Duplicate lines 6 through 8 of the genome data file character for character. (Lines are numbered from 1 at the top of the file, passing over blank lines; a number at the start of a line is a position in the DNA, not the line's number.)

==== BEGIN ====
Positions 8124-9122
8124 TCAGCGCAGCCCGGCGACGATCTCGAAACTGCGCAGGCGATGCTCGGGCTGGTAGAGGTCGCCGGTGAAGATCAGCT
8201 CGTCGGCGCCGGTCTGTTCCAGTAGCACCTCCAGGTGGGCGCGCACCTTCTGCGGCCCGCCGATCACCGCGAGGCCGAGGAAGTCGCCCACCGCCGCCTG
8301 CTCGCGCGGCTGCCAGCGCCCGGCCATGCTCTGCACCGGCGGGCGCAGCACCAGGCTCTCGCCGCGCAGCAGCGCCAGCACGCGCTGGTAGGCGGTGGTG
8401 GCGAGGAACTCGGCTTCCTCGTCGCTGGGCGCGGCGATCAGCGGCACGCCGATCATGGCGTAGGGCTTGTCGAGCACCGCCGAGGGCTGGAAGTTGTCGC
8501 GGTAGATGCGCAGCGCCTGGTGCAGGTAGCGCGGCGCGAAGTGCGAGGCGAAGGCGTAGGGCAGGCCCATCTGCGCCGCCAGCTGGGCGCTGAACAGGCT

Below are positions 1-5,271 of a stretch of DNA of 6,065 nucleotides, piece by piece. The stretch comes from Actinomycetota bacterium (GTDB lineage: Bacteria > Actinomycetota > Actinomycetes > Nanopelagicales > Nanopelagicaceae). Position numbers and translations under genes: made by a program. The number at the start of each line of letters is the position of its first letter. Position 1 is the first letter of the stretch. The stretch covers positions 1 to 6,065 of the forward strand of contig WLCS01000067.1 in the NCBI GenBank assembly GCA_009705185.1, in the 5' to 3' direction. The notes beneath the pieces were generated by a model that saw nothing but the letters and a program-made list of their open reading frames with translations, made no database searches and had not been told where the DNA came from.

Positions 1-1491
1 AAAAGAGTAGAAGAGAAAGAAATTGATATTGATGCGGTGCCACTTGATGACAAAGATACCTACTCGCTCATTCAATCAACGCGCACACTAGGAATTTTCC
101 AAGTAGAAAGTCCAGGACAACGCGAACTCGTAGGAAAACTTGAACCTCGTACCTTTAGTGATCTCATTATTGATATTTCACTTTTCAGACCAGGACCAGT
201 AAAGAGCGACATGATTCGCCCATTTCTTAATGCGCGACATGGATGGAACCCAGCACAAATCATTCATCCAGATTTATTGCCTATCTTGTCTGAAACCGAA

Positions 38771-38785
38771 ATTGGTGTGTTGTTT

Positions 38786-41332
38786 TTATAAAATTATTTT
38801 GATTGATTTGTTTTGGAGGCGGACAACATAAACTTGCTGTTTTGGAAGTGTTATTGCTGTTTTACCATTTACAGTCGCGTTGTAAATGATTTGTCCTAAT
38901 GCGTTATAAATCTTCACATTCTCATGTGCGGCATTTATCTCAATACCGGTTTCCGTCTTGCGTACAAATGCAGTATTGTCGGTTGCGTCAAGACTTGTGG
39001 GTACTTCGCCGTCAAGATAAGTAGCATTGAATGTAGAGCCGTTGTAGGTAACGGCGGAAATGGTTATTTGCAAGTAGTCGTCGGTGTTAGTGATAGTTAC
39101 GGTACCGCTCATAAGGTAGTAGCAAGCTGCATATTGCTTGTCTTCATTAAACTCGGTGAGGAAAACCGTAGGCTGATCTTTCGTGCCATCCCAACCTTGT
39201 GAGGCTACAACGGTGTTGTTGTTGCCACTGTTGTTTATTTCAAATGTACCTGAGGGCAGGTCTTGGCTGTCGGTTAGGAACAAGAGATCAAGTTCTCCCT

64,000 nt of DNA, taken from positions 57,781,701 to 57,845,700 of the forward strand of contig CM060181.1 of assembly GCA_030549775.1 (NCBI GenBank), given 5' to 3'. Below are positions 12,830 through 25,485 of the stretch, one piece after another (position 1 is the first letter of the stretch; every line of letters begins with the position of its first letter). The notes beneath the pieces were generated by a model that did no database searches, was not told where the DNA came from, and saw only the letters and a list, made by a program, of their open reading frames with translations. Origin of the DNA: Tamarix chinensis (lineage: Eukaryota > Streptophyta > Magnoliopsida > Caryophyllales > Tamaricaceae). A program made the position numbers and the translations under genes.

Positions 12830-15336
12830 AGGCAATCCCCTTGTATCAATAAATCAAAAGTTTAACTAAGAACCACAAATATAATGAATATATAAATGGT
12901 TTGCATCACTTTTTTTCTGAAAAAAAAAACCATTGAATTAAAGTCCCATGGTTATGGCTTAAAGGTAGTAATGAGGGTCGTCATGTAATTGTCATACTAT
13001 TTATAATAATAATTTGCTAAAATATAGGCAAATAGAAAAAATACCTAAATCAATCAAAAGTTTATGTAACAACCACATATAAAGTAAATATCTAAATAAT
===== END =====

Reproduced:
8501 GGTAGATGCGCAGCGCCTGGTGCAGGTAGCGCGGCGCGAAGTGCGAGGCGAAGGCGTAGGGCAGGCCCATCTGCGCCGCCAGCTGGGCGCTGAACAGGCT

Below are positions 1-5,271 of a stretch of DNA of 6,065 nucleotides, piece by piece. The stretch comes from Actinomycetota bacterium (GTDB lineage: Bacteria > Actinomycetota > Actinomycetes > Nanopelagicales > Nanopelagicaceae). Position numbers and translations under genes: made by a program. The number at the start of each line of letters is the position of its first letter. Position 1 is the first letter of the stretch. The stretch covers positions 1 to 6,065 of the forward strand of contig WLCS01000067.1 in the NCBI GenBank assembly GCA_009705185.1, in the 5' to 3' direction. The notes beneath the pieces were generated by a model that saw nothing but the letters and a program-made list of their open reading frames with translations, made no database searches and had not been told where the DNA came from.

Positions 1-1491